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REVIEW ARTICLE
Year : 2019  |  Volume : 2  |  Issue : 1  |  Page : 1-8

The chronicles of modern movement disorders in India


1 Center for Parkinson’s Disease and Movement Disorders, Institute of Neurosciences, Vikram Hospital, Bangalore, Karnataka, India
2 Center for Parkinson’s Disease and Movement Disorders, Institute of Neurosciences, Vikram Hospital, Bangalore, Karnataka, India, Department of Neurology, Ewha Womans University Medical Center, Seoul, South Korea
3 Center for Parkinson’s Disease and Movement Disorders, Institute of Neurosciences, Vikram Hospital, Bangalore, Karnataka, India, Director Movement Disorders Program, Neurology Department, National Neuroscience Institute , King Fahad Medical City, Riyadh, Saudi Arabia
4 Center for Parkinson’s Disease and Movement Disorders, Institute of Neurosciences, Vikram Hospital, Bangalore, Karnataka, India, Department of Neurology, Fukuoka University, Fukuoka, Japan

Correspondence Address:
Dr. Prashanth L Kukkle
Center for Parkinson’s Disease and Movement Disorders, Vikram Hospital, Bengaluru, Karnataka, India.
India
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Source of Support: None, Conflict of Interest: None


DOI: 10.4103/AOMD.AOMD_15_18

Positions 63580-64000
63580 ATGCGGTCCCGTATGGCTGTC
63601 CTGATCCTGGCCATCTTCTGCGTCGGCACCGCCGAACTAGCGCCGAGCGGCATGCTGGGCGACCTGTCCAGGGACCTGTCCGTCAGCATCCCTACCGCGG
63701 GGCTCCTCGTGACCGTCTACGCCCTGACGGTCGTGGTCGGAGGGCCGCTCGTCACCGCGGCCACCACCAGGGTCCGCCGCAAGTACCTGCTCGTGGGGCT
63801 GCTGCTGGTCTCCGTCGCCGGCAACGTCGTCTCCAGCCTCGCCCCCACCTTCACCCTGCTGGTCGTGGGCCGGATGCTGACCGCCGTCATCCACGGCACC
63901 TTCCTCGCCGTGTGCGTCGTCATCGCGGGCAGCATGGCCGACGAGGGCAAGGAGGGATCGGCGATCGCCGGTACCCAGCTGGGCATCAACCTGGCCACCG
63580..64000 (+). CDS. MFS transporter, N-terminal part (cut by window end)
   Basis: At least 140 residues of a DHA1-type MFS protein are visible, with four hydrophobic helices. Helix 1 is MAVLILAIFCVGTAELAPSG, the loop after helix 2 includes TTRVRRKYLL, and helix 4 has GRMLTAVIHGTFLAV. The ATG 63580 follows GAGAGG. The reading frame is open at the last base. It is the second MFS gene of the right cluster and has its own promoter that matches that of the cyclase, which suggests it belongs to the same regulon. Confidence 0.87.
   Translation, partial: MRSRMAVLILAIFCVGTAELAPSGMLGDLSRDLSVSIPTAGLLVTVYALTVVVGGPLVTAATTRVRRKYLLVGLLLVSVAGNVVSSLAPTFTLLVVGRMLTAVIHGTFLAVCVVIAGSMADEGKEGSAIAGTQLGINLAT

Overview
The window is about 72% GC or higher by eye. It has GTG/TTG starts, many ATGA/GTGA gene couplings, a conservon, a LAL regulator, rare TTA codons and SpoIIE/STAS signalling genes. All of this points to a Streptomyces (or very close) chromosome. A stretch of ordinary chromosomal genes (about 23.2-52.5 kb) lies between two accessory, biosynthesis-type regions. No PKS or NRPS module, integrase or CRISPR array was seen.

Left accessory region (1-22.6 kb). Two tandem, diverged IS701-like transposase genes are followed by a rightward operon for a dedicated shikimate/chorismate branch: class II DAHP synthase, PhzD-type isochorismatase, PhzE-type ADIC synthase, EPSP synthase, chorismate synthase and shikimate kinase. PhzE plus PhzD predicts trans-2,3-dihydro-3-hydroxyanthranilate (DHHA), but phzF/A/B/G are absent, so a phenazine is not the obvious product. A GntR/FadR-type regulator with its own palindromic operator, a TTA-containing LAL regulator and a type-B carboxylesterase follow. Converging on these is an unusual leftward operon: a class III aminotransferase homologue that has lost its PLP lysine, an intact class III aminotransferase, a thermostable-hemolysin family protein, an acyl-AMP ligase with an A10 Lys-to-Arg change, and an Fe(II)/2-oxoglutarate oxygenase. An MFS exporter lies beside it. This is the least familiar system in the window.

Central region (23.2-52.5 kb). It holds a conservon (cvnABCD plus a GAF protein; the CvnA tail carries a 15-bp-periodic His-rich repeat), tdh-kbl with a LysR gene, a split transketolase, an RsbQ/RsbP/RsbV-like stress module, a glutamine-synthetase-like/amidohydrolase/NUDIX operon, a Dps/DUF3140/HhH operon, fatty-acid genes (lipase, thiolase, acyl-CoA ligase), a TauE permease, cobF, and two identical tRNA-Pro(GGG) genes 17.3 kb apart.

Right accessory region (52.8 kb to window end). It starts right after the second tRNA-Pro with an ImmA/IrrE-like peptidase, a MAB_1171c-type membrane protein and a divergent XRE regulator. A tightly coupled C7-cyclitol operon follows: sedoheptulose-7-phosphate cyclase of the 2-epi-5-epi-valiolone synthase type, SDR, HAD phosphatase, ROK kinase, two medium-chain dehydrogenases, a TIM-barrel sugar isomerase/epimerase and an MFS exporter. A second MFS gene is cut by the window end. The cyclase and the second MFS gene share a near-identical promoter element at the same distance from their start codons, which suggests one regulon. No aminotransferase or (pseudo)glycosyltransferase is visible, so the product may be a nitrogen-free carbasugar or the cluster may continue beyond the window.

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Movement Disorders are currently growing to be one of the major subspecialties of neurology worldwide, primarily by developments of research and therapeutics in this field. As any specialty grows, it leads to the formation of its society and the publication of journal to disseminate the knowledge. The International Parkinson’s Disease and Movement Disorders Society (IPMDS, formerly known as Movement Disorders Society) played its role with inception since 1980s. Further development of Movement Disorders subspecialty leads each region and country to have their own national societies and publications. Similarly, the seeds of Movement Disorders were sown in India in mid-1980s but it took a major stride in last few years with the formation of Movement Disorders Society of India (MDSI) in 2014 and following this, it is now at the crux of starting its journal—Annals of Movement Disorders (AOMD). This would be a right time to look back into the history of Indian Neurology with specific reference to the Movement Disorders and pen down these chronicles since the inception of modern neurology in India. The current chronicles of Indian Movement Disorders is penned based on personal interviews with various senior Movement Disorder specialists of India. However, it should also be remembered that many of the chronicles are limited by the memories of people and their biases with whom the interviews are conducted.


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